Greater Good Science Center It's not easy, but we can find common ground in difficult conversations.
BY ADRIAN MICHAEL GREEN | JUNE 4, 2019
It’s hard to talk across differences in race, class, gender, political affiliation, sexual orientation, age, religion, ability, or any other kind of identity. We often lack the tools to help us graciously navigate conversations like these—and so we avoid having them. We just don’t talk, even though research shows diverse groups are more innovative, better at problem solving, more open to alternative viewpoints, and better off in the long run. (And it also turns out that avoiding these conversations can be toxic to our brains.)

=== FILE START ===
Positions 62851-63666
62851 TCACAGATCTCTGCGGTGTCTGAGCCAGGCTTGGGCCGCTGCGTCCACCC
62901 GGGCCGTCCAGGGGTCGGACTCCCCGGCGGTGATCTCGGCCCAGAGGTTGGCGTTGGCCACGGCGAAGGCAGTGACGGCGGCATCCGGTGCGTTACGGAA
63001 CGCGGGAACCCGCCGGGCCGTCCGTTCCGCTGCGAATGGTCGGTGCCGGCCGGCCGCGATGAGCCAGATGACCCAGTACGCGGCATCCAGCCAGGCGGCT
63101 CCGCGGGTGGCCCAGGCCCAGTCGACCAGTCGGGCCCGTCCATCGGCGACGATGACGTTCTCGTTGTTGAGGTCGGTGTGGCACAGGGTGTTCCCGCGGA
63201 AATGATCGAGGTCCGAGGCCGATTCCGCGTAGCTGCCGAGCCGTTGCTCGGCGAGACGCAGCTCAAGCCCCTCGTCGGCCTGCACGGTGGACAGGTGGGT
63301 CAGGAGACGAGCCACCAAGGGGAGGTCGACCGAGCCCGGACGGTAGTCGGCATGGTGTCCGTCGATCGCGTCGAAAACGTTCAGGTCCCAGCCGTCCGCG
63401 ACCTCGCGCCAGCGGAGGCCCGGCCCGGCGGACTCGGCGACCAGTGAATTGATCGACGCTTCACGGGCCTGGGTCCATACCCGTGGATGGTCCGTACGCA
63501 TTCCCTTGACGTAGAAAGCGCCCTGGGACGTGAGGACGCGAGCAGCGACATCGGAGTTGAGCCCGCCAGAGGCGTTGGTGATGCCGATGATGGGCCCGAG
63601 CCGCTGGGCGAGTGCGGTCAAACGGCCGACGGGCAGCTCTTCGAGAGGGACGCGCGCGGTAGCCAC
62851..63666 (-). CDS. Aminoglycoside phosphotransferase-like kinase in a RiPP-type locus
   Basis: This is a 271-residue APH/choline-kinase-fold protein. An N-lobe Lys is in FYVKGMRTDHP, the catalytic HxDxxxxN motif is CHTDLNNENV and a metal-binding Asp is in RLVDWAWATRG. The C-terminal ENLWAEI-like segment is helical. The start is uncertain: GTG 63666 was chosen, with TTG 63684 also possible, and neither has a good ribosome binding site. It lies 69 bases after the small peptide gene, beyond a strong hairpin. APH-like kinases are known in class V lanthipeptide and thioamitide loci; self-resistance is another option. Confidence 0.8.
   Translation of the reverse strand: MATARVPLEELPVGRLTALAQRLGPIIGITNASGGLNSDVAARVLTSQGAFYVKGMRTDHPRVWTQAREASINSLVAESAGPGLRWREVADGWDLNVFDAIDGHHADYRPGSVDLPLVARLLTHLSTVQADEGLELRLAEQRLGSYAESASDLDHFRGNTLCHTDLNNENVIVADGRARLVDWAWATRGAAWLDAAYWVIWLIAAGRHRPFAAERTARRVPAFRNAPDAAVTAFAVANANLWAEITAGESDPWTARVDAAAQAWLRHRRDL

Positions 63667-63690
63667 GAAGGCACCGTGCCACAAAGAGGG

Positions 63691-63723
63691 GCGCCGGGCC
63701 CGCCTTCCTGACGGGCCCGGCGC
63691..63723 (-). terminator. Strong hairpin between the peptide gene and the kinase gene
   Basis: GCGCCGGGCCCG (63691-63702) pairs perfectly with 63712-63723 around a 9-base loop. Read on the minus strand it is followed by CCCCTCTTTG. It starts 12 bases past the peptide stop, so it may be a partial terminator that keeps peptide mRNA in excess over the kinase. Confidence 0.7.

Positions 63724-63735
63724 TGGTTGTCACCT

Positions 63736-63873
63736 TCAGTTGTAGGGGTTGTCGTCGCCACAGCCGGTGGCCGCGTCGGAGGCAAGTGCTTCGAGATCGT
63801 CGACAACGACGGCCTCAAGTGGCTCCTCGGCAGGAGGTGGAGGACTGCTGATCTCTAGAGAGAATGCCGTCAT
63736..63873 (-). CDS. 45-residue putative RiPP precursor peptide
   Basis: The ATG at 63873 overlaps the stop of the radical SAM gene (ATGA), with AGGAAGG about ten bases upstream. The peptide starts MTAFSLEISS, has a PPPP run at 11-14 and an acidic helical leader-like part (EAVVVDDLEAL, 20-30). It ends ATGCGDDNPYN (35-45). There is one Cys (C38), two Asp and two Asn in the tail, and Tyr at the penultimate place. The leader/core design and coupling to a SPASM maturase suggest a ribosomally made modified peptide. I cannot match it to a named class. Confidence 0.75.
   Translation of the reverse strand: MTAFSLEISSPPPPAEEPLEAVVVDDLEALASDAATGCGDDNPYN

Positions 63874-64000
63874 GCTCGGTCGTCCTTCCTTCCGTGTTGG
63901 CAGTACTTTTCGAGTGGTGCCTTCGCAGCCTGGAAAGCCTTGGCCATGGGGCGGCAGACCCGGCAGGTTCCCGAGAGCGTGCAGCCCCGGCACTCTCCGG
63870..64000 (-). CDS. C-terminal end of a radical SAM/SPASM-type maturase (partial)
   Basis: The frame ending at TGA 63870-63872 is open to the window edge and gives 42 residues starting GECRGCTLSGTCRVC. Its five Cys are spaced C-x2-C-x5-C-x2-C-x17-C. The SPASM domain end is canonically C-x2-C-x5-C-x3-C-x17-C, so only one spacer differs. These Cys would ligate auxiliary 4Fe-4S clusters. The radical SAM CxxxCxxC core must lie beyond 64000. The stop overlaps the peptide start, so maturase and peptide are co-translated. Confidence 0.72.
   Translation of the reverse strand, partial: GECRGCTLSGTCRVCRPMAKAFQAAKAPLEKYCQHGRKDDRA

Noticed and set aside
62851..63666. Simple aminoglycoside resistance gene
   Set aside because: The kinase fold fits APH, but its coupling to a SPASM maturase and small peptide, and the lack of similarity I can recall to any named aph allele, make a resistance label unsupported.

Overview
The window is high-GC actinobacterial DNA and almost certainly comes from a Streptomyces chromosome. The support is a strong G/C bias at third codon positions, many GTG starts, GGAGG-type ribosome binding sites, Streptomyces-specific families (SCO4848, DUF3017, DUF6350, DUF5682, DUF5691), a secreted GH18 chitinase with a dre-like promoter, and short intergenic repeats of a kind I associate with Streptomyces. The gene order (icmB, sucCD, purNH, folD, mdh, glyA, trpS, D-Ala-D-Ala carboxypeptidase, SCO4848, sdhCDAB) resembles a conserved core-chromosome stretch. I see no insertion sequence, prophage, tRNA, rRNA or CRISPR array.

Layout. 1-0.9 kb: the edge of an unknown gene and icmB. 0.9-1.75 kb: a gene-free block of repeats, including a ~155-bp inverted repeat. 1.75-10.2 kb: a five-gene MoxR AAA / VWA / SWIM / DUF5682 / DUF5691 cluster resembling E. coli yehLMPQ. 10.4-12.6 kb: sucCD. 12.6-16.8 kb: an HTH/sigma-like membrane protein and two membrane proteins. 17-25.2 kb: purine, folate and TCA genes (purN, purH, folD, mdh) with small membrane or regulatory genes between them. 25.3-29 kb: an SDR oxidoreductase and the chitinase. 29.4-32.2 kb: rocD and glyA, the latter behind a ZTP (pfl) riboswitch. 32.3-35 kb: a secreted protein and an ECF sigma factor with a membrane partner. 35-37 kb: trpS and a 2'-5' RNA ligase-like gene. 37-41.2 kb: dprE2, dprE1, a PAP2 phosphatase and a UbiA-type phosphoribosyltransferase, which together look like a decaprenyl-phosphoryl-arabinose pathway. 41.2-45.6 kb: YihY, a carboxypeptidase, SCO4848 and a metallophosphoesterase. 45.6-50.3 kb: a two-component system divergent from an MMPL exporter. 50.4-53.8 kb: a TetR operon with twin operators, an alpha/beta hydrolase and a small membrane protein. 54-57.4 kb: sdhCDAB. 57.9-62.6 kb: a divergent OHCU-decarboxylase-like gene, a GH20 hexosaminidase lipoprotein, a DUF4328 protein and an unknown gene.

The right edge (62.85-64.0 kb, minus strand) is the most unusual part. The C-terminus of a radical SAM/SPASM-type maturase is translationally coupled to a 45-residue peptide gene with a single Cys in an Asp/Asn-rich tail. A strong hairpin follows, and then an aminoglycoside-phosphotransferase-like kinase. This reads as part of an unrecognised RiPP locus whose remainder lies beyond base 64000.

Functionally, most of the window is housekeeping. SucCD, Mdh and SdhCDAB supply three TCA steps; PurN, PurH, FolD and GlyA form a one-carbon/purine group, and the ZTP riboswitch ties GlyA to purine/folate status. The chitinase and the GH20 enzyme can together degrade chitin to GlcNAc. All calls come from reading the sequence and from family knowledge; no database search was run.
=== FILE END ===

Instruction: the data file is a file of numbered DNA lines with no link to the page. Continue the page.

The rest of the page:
As a diversity facilitator and former director of inclusivity at Colorado Academy (a pre-K–12 independent school), I’ve helped students, teachers, and parents find ways to enter these difficult yet critical discussions in all kinds of settings—at diversity conferences, through teaching an anti-bias social justice curriculum, and during professional development retreats.
Now, in my role as director of school engagement at Project Wayfinder—an organization focused on helping students develop a sense of identity and purpose—I continue to help schools thoughtfully navigate difficult conversations. These conversations invite students to reflect on who they are, what society expects of them, and how their identity informs their purpose. Here are five guiding perspectives I’ve learned from this work to make these difficult conversations just a little easier.